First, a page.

For this blog post, I’m going to give you the best meats to smoke in an electric smoker. This is because smoking meat is really hard and some people don’t want to do it for hours on end, so they buy a smoker that has electricity powering it.
The first time you smoke a brisket or pork butt, it’s going to be awful. It might even be inedible. You will most likely throw away your first few attempts at smoking meats – but don’t give up!
It takes practice and patience to learn how to smoke meat properly, but once you get the hang of it, you’ll never go back!
You see, there are a lot of people out there who think that they can just put any old meat into their electric smoker and it will turn out great. They end up with dry or burnt meat that doesn’t taste very good at all. It’s like they don’t even care about what comes out of their smoker! That is not us.
We take our time smoking meats so that we get the most delicious flavors possible from each cut of meat we use.
And guess what?
The secret ingredient is love! But if you want some more tips on how to make your smoked meats better than ever before then read on…
If you want juicy and flavorful smoked meats every single time then this guide is for you! In this guide, we have outlined everything you need to know about finding the best cuts of meat for your electric smoker as well as providing detailed instructions on how long and at what temperature these cuts should be cooked for maximum flavor potential.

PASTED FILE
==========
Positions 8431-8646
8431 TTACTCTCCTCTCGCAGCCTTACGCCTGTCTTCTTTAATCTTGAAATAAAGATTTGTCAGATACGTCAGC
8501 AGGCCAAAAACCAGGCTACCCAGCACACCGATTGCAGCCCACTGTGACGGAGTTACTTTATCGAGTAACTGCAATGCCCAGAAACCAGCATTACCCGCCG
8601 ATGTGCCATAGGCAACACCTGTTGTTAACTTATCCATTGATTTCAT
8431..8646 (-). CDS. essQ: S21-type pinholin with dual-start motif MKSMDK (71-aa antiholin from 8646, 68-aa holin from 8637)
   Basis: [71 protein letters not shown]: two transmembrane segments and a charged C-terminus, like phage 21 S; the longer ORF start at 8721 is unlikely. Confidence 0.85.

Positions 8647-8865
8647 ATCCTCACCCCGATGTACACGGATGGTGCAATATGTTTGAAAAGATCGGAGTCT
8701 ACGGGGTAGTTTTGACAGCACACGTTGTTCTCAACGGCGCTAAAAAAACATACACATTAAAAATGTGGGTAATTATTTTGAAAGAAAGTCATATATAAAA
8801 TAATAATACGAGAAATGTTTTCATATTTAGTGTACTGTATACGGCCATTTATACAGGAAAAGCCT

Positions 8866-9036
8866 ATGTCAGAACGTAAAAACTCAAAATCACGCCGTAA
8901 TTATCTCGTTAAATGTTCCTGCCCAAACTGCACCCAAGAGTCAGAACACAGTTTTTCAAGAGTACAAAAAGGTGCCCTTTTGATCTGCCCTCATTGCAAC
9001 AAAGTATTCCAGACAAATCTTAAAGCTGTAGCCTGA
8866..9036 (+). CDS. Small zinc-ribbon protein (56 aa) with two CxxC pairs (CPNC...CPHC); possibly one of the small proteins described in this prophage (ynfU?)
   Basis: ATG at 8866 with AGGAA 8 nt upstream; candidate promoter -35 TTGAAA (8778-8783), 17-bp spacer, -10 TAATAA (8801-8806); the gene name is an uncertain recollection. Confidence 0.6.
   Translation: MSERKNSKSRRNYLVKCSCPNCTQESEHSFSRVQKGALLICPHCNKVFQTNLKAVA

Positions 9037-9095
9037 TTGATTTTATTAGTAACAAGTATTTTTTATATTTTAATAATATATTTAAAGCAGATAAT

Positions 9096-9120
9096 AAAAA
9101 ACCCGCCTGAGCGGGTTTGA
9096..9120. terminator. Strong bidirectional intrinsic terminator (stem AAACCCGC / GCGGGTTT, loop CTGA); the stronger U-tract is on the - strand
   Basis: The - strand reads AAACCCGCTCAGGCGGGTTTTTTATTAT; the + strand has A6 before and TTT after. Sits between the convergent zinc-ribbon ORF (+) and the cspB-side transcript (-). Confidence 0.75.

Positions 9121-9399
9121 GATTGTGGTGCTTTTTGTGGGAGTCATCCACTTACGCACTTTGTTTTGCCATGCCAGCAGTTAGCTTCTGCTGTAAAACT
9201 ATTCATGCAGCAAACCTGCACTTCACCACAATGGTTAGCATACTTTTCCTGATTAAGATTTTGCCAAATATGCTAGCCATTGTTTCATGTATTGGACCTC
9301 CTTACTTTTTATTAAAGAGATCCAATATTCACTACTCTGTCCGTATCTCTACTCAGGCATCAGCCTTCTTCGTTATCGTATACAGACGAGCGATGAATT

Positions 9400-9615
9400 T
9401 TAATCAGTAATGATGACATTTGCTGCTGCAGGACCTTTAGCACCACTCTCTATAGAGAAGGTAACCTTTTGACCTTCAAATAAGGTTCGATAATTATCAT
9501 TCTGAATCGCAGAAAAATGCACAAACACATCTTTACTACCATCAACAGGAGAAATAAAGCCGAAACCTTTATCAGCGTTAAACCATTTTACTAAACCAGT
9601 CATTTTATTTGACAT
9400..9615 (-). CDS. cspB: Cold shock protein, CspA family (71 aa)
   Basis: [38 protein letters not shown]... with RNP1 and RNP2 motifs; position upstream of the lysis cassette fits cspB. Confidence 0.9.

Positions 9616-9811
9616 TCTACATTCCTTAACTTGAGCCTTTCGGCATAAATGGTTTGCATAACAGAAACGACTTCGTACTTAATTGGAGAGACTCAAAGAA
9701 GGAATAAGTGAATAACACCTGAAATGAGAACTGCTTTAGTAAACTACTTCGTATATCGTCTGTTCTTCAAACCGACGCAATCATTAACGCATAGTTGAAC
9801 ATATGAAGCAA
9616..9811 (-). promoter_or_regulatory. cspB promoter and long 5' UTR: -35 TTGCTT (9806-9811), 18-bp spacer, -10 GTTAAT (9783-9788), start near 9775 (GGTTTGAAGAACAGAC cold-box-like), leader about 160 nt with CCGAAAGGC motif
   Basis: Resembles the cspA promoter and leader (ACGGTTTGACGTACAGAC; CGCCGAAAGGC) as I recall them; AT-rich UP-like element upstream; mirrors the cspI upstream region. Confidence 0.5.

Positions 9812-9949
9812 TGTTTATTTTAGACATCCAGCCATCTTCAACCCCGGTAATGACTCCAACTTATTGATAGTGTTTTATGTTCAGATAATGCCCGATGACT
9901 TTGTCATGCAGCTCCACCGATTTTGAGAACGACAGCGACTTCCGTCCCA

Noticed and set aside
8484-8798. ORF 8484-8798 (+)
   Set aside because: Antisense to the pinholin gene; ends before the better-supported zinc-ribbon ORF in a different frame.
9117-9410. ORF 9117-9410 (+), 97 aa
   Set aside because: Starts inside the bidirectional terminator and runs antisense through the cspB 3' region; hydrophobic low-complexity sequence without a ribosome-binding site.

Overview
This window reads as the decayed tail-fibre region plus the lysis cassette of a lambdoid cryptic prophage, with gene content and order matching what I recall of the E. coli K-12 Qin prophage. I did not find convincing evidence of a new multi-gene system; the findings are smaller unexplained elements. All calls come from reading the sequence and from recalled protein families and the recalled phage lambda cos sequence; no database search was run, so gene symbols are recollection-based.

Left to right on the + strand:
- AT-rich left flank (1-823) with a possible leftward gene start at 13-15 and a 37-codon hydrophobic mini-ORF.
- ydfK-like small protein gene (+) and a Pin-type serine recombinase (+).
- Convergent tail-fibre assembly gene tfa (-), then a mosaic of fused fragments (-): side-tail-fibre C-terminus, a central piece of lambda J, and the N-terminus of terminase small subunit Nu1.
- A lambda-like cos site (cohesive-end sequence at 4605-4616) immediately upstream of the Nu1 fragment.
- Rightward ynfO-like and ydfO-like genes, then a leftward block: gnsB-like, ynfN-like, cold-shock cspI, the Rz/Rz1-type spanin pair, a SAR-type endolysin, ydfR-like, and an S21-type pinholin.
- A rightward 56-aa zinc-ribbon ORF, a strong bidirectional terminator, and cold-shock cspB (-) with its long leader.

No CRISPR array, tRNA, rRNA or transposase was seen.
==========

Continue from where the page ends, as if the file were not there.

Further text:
So let’s get started, shall we?
A brisket is a cut of beef from the breast or lower chest area. It’s one of the toughest cuts of meat but it can be made amazing with some TLC.
The good news is that most electric smokers don’t require you to constantly tend to them, so there is more time to do other things while your smoker does its thing.
A full packer brisket, which is simply a whole beef brisket with the point cut off and the fat cap left on, should be cooked between 220°F to 225°F for about 12 hours (give or take). Be sure to rest it for at least an hour before cutting into it because this will allow the tenderness to set in.
Beef Chuck Roast
A beef chuck roast is also an incredibly tough cut of meat. That’s because it’s one of the muscles that assist with almost every movement your body makes!
It’s also full of connective tissue and fat, but when you cook this cut for a long period at low temperatures, all this connective tissue becomes soft and tender.
Cooked between 225°F to 240°F for at least 6 hours (give or take), with the lid open for the first two hours to allow heat to escape, these roasts will come out juicy and tender, perfect for sandwiches or a simple family dinner.
Pork Butt (Pork Shoulder)